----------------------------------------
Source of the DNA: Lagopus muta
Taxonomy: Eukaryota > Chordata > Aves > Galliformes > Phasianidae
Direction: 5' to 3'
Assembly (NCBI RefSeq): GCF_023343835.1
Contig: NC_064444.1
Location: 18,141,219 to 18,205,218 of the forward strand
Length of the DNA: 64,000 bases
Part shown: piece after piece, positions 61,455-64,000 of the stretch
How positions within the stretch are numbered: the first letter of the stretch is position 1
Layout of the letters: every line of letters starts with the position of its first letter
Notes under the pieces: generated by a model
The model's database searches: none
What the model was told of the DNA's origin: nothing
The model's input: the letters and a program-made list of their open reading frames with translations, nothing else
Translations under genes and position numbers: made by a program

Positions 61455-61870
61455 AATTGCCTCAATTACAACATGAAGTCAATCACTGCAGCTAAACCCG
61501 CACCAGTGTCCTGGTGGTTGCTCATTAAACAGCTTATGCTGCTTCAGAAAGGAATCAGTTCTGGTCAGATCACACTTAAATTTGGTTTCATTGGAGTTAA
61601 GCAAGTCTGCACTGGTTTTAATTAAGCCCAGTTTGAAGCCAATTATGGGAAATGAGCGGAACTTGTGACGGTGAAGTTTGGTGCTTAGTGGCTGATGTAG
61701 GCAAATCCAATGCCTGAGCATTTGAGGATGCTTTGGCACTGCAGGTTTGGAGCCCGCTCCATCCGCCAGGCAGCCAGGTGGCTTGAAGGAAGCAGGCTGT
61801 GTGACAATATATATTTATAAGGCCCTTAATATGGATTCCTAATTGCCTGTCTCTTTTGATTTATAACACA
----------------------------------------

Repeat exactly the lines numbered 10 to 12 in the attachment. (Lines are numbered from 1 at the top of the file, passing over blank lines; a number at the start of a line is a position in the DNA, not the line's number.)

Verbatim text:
Layout of the letters: every line of letters starts with the position of its first letter
Notes under the pieces: generated by a model
The model's database searches: none